If Weis has been the toughest, most caustic coach Quinn has ever played for, the quarterback can expect little sympathy from his mother. "Charlie," says Robin Quinn, a striking woman with a direct gaze, "is exactly what Brady needed at this point--in every respect." To chat with her is to realize that she has a bit of Weis in her. While each of the three children she and Ty Quinn brought into the world is exceptional--Brady's older sister, Laura, a senior at Cal State-- Los Angeles, is an aspiring sportscaster; his younger sister, Kelly, is a freshman forward on Virginia's seventh-ranked soccer team--none was coddled. Among the sports that young Brady dabbled in before settling on football was wrestling. One day when he was six or seven, after a particularly grueling match, he informed his parents he was finished with the sport. "When this season is over," Robin promised, "you'll never have to wrestle again for the rest of your life," but he would finish the season. "Quinns," she told him, "don't quit."
"But, Mom," shouted Brady, "that kid was trying to cut off my air supply!"
Having barely escaped asphyxiation, the lad blossomed into an outstanding athlete with remarkable self-discipline. He never drank soda, having read that it was bad for him. By the seventh grade, according to Ty, Brady was a workout fiend and religious weightlifter. But in a foreshadowing of his college career, he was halfway through high school before folks realized they had a star on their hands.
Following Brady's sophomore season at Dublin Coffman High, the Shamrocks hired a new football coach. The first time he addressed the players, Mark Crabtree vowed that "we will throw the ball here." At that moment, he recalls, "every set of eyes swung to a guy to my left. I remember thinking, That must be the quarterback. I didn't know what I had yet. But the players knew."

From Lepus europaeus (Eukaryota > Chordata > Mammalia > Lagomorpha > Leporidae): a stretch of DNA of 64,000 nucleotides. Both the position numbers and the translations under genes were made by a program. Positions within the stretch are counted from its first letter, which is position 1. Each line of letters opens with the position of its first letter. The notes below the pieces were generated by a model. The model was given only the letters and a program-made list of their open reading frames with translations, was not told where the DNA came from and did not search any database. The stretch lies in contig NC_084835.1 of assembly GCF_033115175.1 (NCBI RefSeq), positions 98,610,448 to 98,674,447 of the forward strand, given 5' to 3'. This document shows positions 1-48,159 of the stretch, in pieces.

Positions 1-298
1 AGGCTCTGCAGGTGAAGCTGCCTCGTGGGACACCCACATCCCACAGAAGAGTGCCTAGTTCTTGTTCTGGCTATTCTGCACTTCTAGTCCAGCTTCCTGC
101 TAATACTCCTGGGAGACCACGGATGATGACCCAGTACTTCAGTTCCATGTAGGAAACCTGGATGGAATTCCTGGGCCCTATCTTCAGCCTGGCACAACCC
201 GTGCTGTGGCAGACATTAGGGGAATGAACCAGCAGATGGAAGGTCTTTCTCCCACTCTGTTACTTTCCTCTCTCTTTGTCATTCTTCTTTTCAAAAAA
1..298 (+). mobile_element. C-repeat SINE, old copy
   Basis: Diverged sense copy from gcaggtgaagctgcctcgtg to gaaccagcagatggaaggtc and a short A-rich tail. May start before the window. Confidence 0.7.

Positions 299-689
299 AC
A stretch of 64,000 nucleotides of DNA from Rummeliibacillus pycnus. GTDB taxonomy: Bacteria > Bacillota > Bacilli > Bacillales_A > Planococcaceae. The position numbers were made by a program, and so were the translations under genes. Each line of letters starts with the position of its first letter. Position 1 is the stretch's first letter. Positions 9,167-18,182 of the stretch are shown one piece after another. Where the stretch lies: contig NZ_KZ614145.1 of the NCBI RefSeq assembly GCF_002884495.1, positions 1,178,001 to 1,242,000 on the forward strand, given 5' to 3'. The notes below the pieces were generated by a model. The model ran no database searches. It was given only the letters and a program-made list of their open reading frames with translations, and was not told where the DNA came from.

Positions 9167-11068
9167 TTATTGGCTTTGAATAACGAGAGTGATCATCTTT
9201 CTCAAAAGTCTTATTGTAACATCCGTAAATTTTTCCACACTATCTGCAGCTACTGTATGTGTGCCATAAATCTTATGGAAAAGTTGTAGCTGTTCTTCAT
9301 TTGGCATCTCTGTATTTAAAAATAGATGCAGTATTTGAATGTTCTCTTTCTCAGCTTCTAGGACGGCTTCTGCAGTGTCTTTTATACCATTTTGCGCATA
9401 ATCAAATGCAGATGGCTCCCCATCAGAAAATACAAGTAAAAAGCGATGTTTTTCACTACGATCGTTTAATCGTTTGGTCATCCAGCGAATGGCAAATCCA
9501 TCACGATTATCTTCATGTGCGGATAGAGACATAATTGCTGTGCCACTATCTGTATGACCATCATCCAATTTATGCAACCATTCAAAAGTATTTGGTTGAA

Quinn threw for 2,200 yards and 21 touchdowns his junior season, leading the Rocks to the state semifinals and thrusting himself onto the radar of Division I coaches across the nation. By the end of what Robin calls "his world tour" the following summer--she chauffeured him to football camps at Ohio State, Michigan, Tennessee, Louisville, South Carolina and Kentucky, among others--he had fielded dozens of scholarship offers.
It rankled him that none of the offers came from South Bend. Quinn's go-to receiver at Dublin Coffman was Chinedum Ndukwe, whose older brother, Kelechi, graduated from Notre Dame. Several times Quinn had accompanied the Ndukwes to the campus for football games. The school had worked its magic on him, but his affection was unrequited.
That changed in July 2002, when Chinedum and his parents made an unofficial visit to South Bend. (Chinedum would be offered a scholarship and is now a defensive back for the Fighting Irish.) Toward the end of the visit Chinedum's father, Stephen, offered a suggestion to then coach Ty Willingham, "You need to get Brady Quinn up here."